Collecting and Using Visitor Data

Once used primarily in large cities, advanced location data is providing event planning and business recruitment insights to smaller downtowns such as Tybee Island, GA, and Chapel Hill, NC. The technology tracks mobile devices to monitor visitation patterns.

Based on data from tracking company, downtown leaders in Chapel Hill, NC, know that 80 percent of visitors live outside of the downtown district.

What’s more, 50 percent of visitors travel from more than 50 miles away, says Matt Gladdek, former head of the Chapel Hill Downtown Partnership (he left the organization in February).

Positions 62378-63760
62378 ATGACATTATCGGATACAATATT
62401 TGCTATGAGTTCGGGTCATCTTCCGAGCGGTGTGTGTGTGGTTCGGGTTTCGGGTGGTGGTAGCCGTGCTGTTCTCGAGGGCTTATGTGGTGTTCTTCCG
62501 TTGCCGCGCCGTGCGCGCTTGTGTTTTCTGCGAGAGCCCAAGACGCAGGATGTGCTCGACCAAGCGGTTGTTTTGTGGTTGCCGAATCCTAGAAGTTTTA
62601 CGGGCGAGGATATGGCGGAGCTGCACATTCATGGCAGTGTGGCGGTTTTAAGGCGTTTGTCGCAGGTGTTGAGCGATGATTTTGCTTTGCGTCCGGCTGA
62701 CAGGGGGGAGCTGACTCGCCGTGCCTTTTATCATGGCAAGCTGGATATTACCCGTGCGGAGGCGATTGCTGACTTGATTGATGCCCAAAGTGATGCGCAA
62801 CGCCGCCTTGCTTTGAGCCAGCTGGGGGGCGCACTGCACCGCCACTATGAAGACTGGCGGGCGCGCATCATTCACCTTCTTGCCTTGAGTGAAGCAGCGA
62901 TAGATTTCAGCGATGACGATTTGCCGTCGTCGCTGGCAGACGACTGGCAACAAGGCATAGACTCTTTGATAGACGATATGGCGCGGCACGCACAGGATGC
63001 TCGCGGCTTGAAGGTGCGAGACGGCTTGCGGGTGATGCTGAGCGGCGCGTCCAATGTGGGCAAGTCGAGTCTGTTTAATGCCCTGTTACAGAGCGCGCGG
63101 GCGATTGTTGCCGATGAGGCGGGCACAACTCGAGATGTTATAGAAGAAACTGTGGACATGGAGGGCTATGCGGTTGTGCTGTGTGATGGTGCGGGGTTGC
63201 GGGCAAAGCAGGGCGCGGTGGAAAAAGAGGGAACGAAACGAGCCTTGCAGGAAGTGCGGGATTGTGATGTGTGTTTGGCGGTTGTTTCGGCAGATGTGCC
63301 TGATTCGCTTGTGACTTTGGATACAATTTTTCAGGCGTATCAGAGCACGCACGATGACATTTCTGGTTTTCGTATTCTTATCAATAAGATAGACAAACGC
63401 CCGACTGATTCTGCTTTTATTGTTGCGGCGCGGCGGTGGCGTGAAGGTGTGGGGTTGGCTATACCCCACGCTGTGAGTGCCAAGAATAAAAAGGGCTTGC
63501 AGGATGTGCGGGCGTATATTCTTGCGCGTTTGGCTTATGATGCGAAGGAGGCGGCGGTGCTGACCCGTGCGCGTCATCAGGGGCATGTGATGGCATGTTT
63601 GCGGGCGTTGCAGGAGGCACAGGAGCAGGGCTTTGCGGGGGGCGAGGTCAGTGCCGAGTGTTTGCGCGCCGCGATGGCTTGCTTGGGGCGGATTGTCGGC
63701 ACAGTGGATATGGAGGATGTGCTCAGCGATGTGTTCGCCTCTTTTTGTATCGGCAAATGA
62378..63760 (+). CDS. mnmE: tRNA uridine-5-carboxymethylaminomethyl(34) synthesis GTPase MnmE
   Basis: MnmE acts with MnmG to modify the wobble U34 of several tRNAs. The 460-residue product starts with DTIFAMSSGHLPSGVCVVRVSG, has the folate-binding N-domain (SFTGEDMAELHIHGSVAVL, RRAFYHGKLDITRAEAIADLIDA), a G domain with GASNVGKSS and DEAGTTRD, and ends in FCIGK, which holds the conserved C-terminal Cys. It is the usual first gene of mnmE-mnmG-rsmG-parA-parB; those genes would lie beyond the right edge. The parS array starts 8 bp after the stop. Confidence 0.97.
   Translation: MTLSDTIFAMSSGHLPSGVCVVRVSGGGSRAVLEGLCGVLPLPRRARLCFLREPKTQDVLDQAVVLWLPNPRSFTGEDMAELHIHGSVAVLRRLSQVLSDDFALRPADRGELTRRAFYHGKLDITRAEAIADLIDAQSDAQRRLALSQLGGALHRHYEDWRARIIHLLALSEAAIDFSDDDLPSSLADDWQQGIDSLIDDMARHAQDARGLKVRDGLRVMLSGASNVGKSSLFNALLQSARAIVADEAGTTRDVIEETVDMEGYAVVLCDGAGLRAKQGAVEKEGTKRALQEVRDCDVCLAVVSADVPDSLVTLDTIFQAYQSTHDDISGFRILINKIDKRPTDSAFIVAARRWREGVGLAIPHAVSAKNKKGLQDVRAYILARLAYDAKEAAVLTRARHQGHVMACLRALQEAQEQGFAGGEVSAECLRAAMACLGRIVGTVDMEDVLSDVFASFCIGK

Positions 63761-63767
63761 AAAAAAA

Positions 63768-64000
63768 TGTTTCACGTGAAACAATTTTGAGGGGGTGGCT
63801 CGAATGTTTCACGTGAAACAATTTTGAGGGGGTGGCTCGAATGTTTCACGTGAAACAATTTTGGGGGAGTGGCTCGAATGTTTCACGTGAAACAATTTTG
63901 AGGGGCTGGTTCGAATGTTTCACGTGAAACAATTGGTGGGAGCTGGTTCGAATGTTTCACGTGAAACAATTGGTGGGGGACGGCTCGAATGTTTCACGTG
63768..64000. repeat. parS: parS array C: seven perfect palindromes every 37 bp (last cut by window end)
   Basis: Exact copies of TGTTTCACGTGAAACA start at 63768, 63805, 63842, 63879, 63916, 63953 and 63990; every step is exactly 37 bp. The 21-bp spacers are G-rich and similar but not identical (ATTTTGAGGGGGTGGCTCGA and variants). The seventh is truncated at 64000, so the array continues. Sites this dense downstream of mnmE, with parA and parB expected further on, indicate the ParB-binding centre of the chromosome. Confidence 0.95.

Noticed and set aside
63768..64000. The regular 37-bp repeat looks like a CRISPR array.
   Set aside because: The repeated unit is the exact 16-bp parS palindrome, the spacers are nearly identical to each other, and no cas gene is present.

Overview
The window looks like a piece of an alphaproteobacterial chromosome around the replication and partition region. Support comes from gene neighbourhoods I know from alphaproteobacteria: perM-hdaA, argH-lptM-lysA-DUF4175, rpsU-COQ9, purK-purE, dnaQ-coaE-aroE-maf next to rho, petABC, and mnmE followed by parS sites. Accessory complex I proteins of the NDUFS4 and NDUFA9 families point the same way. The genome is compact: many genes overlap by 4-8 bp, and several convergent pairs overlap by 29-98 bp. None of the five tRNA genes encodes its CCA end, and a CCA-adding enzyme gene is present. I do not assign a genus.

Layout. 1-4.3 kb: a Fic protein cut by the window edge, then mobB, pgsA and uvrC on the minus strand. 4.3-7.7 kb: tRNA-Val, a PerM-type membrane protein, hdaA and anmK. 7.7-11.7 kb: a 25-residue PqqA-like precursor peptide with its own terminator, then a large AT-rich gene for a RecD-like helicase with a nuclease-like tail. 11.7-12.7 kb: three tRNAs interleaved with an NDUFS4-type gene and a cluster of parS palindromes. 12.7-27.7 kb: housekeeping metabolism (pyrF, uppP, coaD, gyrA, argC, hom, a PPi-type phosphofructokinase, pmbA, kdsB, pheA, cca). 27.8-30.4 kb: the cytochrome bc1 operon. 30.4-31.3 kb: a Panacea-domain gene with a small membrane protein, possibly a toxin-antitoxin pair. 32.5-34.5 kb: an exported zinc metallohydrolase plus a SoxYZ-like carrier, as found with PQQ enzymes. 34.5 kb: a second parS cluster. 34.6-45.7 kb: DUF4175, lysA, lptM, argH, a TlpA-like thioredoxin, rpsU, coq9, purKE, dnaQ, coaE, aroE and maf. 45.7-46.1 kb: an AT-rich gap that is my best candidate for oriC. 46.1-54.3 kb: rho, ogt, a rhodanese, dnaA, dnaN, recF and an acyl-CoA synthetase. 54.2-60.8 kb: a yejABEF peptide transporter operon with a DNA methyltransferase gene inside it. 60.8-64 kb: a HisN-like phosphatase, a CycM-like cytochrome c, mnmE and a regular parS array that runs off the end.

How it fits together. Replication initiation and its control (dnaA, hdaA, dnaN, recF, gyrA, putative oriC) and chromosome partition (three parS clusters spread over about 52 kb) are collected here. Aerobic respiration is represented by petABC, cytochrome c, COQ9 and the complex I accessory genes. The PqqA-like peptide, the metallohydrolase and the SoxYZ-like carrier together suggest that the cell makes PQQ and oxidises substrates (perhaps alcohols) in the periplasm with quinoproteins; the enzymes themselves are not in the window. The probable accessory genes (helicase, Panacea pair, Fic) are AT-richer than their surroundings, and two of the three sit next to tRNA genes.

That insight makes sense given the University of North Carolina’s regional draw, especially for basketball and football games. The next step, Gladdek says, is to use location data to fill in holes in the calendar.

“We’re looking at when we don’t have people and trying to figure out what events we can do,” Gladdek says. He also uses the data to recruit restaurants and other merchants.

“We’re trying to go after a better retail mix for our downtown,” Gladdek says. “With the data, we can break it down and show who’s here, how many visitors are here. That’s helping us go after more local restaurants who don’t have the ability to do this data analysis themselves.”

More on how downtowns are using data analytics appears in the March issue of Downtown Idea Exchange newsletter. Click to learn more about Downtown Idea Exchange and other resources for revitalizing downtowns and commercial corridors.

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